Policies streamline your Kubernetes deployments.
As your organisation grows, policies become deliberate systems which guide decisions and help you achieve better outcomes. Even for smaller companies these systematic guidelines can help you do more with less. Define your policy with over 100+ build-in rules or extend it with custom plugins.
- How-to enable default policies
- How-to create a custom policies and plugin to validate memory consumption
Policies are defined in your Projects. You can start streamlining your deployments by going to your project's policy tab. Here you can use the Policy Quick Start to bootstrap a policy or the Policy Builder to tailor a policy to your needs.
You can review changes before saving or even revert them. Once saved, the policy will automatically be enforced across all the repositories within this project.
Security Frameworks contain industry standards such as CIS Benchmarks or the Kubernetes Hardening Guidance of the NSA/CISA. Each are defined as standard taxonomies which allows you to understand which rules help you comply with these guidelines.
The benefit of security frameworks is that it's more meaningful to comply with an industry standard rather than a set of arbitrary rules. That's why the Quick Start widget will use these frameworks to bootstrap your first policy.
Plugins contain a set of related rules. They are the heart of the extensible architecture of our static analysis tool. You can use one of our build-in plugins or extend Monokle with community or custom plugins.
Once you are ready to go beyond our quick start, check out the Policy Builder to modify the toggle, level and settings of each rule:
- The toggle simply enables or disables this rule. You can disable rules that are not sensible for your infrastructure or enable new ones to further constrain your deployments.
- The level indicates how misconfigurations should be treated. Both warnings and errors will give a notification, but errors will also get blocked during enforcement. It's recommended to start with warnings and slowly move them over to errors after fixing it to prevent blocking your deployments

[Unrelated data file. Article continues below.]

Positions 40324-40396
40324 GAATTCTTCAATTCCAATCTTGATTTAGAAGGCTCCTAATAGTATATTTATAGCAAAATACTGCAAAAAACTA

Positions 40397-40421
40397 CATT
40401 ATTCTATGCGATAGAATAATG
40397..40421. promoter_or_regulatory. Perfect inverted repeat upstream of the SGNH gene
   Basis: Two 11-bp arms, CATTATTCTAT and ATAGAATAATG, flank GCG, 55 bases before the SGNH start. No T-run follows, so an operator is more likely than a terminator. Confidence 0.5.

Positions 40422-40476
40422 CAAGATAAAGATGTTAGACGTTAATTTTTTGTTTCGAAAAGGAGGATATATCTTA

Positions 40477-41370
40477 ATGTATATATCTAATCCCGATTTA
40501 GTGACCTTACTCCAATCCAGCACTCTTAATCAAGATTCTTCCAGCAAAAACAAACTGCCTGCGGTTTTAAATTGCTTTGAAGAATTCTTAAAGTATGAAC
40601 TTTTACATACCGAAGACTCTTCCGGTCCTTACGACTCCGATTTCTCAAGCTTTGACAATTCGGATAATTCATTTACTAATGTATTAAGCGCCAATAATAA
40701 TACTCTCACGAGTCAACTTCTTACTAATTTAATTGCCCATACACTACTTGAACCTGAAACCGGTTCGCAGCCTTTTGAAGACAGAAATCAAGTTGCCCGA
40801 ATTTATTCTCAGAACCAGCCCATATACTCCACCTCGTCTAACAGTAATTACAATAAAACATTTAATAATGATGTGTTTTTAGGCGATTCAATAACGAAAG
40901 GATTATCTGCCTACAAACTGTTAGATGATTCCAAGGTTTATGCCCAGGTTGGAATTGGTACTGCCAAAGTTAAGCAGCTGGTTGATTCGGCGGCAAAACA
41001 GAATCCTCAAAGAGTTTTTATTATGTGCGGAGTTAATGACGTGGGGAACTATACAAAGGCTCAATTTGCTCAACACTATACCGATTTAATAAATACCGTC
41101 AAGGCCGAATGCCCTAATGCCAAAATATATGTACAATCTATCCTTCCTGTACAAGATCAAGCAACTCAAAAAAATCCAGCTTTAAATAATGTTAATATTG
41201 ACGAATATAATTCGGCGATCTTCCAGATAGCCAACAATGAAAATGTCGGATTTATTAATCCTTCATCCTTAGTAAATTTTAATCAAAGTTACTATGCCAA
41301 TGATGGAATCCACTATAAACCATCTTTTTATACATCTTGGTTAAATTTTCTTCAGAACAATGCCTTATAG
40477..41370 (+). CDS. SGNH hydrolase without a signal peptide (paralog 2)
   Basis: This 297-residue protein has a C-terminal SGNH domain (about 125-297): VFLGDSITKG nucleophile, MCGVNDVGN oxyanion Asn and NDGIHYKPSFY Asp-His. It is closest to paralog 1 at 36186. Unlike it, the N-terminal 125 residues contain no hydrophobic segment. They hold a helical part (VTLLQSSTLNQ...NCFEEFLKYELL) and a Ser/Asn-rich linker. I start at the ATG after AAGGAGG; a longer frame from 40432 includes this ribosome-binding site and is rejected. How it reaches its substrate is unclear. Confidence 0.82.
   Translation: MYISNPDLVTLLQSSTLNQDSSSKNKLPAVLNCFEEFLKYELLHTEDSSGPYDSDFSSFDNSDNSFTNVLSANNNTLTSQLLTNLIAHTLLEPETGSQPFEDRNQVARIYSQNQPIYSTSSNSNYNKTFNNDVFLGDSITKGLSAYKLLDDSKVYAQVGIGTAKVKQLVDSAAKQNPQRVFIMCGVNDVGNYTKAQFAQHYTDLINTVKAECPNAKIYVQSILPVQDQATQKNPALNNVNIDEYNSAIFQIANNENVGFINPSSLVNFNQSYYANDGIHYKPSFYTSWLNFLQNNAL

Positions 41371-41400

- The settings are sparsely available to rules that need additional input such as thresholds or allowed values.
Within the Policy Builder you'll likely also notice some read-only information:
- The severity is a read-only attribute which indicate the gravity of misconfigurations. A low severity indicates that it will lead to minor inconveniences, while a high severity means it can leave your infrastructure exposed to hackers. You can rely on this information to tackle the important controls first.
- The description gives a summary of this security control. You can hover it for additional details.
The YAML View
Under the hood the validation configuration is actually a YAML file. This eases sharing configuration and interoperability between the tools in the Monokle ecosystem. You can learn more about the format here.
The Policy Builder's YAML view shows the configuration and is handy for more advanced use cases such as (1) troubleshooting, (2) copy-pasting configuration, or (3) configuring settings that are not available through the user interface.
# Example monokle.validation.yaml
As an alternative to policies, you can also commit a monokle.validation.yaml to the root of your repository. Monokle will detect it and use these settings.
Can you add multiple policies to a single project?
No, currently each project defines a single policy. Multiple policies per project will be added in the future to unlock advanced use-cases. Reach out to us if this limitation is holding you back in your policy implementation.